Firearm-related threats increase likelihood of gun owners to support more regulation

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Most people probably assume that American attitudes toward gun regulation are fixed. But a new study reveals how such attitudes are malleable, even among gun owners themselves.

The article "Gun Ownership, Threat, and Gun Attitudes in an Experiment" argues that although exposure to danger can increase the desire to be armed, gun owners primed with a gun-related threat soften their views on regulation relative to non-gun owners. It appears in a special issue of Sociological Perspectives on guns in America.

"In general, most gun owners own guns for protection. Mostly this is based on a fear of crime, but owning a gun reduces that fear," said Don Haider-Markel, a professor of political science at the University of Kansas.

His study focuses on an experiment conducted with several thousand participants in which half of the respondents were exposed to an image of a dark-skinned man pointing a gun.

"We infer that some gun owners exposed to the image perceived it as a threat and were therefore somewhat more likely to support increased gun regulation relative to gun owners in the ," said Haider-Markel of the study he co-wrote with Abigail Vegter, who earned her doctorate at KU and is currently an assistant professor of political science at Berry College.

"Non-gun owners did not increase or decrease their support for gun regulation, regardless of what experimental group they were in," he said.

The professors contend that those who own guns often want to emulate virtues such as courage, bravery and honor. Gun groups such as "Fearless Firearms" and "For the Brave" reinforce this idea. Scholarship has shown that individuals may purchase a gun as a means of mitigating anxiety over threats and experience lower levels of victimization fear once acquiring the weapon. Yet when faced with the possibility of a direct threat—such as a pistol being aimed directly at them—individuals may reconsider their general support for gun rights.

This study is more relevant than ever, as gun-buying during 2020–2021 was the largest on record. Many of these were reportedly first-time buyers. While such in surveys is often underreported, current estimates hover around 35% of households possessing a firearm.

But another aspect of Haider-Markel's study hinges on the actual picture shown to respondents.

"The image of a dark-skinned man pointing a gun may have invoked racial considerations among some exposed gun owners," he said. "In other words, seeing an image of a dark-skinned man pointing a gun may have primed race among some , which led them to be more supportive of gun ."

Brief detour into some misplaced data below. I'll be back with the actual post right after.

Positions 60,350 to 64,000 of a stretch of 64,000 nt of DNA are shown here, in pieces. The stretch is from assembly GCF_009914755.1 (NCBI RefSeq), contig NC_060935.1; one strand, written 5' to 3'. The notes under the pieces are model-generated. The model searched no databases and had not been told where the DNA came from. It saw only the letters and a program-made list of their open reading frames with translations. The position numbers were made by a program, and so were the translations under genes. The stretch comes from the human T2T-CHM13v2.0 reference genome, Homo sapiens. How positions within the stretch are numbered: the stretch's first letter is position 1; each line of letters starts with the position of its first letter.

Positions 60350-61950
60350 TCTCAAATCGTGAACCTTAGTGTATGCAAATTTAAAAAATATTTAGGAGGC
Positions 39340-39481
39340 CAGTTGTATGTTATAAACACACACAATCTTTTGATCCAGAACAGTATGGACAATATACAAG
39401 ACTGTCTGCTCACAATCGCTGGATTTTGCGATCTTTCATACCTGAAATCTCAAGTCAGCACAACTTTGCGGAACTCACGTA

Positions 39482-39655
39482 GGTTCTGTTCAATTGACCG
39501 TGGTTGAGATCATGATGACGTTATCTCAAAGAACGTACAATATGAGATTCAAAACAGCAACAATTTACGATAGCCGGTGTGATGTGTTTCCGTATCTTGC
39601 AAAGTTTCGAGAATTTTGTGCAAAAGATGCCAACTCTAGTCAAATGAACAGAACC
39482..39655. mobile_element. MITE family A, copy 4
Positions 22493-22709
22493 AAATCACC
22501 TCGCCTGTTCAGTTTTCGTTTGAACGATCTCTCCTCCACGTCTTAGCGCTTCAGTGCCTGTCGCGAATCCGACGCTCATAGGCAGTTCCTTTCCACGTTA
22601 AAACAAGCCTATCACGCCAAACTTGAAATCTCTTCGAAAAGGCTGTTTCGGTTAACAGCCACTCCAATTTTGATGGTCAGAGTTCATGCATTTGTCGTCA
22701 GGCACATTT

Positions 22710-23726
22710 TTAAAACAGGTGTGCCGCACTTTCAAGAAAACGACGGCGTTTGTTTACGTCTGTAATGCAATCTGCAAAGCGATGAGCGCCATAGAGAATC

He said that many early gun regulations in the 1960s came about because of Black Panthers marching in public with firearms (such as California). Gun owners tend to score higher on racial resentment levels and are less supportive of gun ownership for non-whites, according to past studies.

However, this particular experiment does not specifically confirm this implication—especially considering the image shown to respondents was racially ambiguous—and he hopes to further explore racial impacts in a future study.

Now in his 25th year at KU, Haider-Markel has done extensive studies in criminal justice, policing and LGBTQ rights. His past research into gun-related topics includes "Intersectionality in Action: Gun Ownership and Women's Political Participation," "Emerging Political Identities? Gun Ownership and Voting in Presidential Elections," "Gun Ownership and Self-Serving Attributions for Mass Shooting Tragedies" and "Gun Ownership Used to Be Bipartisan. Not Anymore."

"Our attitudes about guns and gun regulations are not fixed in concrete," Haider-Markel said of the key takeaway this research offers. "There are conditions under which people can shift their attitudes, which is encouraging for deliberative democracy."


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More information: Abigail Vegter et al, Gun Ownership, Threat, and Gun Attitudes in an Experiment, Sociological Perspectives (2022). DOI: 10.1177/07311214211021126
Citation: Firearm-related threats increase likelihood of gun owners to support more regulation (2022, March 3) retrieved 4 October 2022 from https://phys.org/news/2022-03-firearm-related-threats-likelihood-gun-owners.html
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